WelCom February 2023
John A Cardinal Dew
Archbishop of Wellington Archdiocese
Apostolic Administrator of Palmerston North Diocese
When Jacinda Ardern recently resigned as New Zealand’s Prime Minister we saw and heard in the media that she has received death threats, she has been subject to many misogynistic comments, she has been called some dreadful names, and referred to with adjectives that should not be applied to any human being.
It is not just the former Prime Minister who is referred to in such derogatory terms. Many leaders, in politics, in the Church, almost in any position of authority, are often subject to words that should never be used for any human being.
As I read and saw some of the ways the former Prime Minister had been referred to, I remembered one of the audiences of Pope Francis in 2019. In that audience the Pope took aim at the use of adjectives and gave his views on language to the Vatican communications team, saying: ‘I am allergic to those words’.
He said, ‘We have fallen into the culture of adjectives and adverbs, and we have forgotten the strength of nouns…there is no need to say authentically Christian. It is Christian! The mere fact of the noun “Christian” is enough, “I am Christ” is strong: it is a noun.’
“Our Catholic social teaching principle of human dignity is about understanding that each of us is made in God’s image.”
It might be helpful for us to think about the way we describe others. If we take a hard look at ourselves, if we reflect a little we might find we use too many adjectives to describe people, and some of them probably not very salutary or befitting of the human dignity every person has.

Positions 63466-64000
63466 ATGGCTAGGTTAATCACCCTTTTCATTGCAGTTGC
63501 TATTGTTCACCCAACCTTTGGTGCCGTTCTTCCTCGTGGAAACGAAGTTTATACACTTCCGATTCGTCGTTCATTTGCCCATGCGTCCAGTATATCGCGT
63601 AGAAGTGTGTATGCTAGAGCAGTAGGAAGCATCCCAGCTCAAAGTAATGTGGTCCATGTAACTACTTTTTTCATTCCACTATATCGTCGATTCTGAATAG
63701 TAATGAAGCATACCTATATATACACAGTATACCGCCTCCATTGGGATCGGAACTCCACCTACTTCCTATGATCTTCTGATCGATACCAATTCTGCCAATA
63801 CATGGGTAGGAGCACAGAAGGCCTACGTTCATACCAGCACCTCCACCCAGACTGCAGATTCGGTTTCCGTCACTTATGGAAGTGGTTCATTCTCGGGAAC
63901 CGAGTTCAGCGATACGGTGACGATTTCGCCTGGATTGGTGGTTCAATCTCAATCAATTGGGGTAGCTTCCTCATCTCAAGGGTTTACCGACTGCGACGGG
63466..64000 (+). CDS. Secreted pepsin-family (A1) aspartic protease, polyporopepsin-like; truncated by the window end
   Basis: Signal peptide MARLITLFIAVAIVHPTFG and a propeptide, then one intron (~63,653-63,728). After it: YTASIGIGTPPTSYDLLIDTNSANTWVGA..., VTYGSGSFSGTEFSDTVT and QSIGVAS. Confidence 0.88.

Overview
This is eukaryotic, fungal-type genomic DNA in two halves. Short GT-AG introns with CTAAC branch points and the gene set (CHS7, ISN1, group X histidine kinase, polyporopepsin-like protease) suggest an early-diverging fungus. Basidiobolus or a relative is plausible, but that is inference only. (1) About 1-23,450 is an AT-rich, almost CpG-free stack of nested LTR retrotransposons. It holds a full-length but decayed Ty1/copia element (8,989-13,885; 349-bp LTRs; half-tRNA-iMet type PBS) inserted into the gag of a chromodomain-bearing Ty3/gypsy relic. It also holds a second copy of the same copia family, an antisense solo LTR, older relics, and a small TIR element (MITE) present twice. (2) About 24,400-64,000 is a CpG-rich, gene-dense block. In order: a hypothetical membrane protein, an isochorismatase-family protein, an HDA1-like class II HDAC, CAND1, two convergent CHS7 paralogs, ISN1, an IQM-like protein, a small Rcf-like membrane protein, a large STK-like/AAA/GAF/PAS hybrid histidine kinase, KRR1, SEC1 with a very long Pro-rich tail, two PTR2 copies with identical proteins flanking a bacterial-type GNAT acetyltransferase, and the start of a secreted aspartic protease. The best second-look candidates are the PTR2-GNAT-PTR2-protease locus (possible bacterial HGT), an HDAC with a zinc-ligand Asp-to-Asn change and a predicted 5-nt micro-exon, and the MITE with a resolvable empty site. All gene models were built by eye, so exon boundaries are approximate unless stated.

At his General Audience on 11 January this year Pope Francis spoke again of ‘nouns and adjectives’. He said in speaking of the call of the Apostle, Matthew:
‘It all begins with Jesus, who, the Gospel text says, “saw a man”. Few people saw Matthew as he was: they knew him as the one who was “sitting at the tax office”. He was, in fact, a tax collector: that is, someone who collected taxes on behalf of the Roman empire that occupied Palestine. In other words, he was a collaborator, a traitor to the people. We can imagine the contempt the people felt for him:
he was a “publican”, as they were called. But in the eyes of Jesus, Matthew is a man, with both his miseries and his greatness. Be aware of this: Jesus does not stop at the adjective – Jesus always seeks out the noun. “This person is a sinner, he’s that kind of person…” these are adjectives: Jesus goes to the person, to the heart. Jesus goes to the essence, the noun, never the adjective. He leaves aside the adjectives. And while there is distance between Matthew and his people – because they see the adjective “publican” – Jesus draws near to him, because every person is loved by God. “This gaze of Jesus sees the other, …”.’ (General Audience, 11 January 2023).
It is not too late to make a New Year’s resolution, a decision not to use negative or insulting adjectives to describe others. Our Catholic social teaching principle of human dignity is about understanding that each of us is made in God’s image. Every person has an innate human dignity no one can take away. Human dignity is given freely to all human beings; whether saint or sinner, imprisoned or free, powerful or marginalised.
You may not necessarily like someone, you may not agree with all that they say or do. Not everybody liked the former Prime Minister, but there is no reason for anyone to use insulting or degrading language. Every person has the dignity of being the daughter or the son of God.
As we reflect let us remember what St Paul wrote to the people of Colossae: ‘You must clothe yourselves with tender-hearted mercy, kindness, humility, gentleness, and patience. Make allowance for each other’s faults and forgive anyone who offends you. Remember the Lord forgave you so you must forgive others. Above all, clothe yourselves with love, which binds us all together in perfect harmony. And let the peace that comes from Christ rule in your hearts. For as members of one body you are called to live in peace. And always be thankful.’ – Colossians 3: 12-15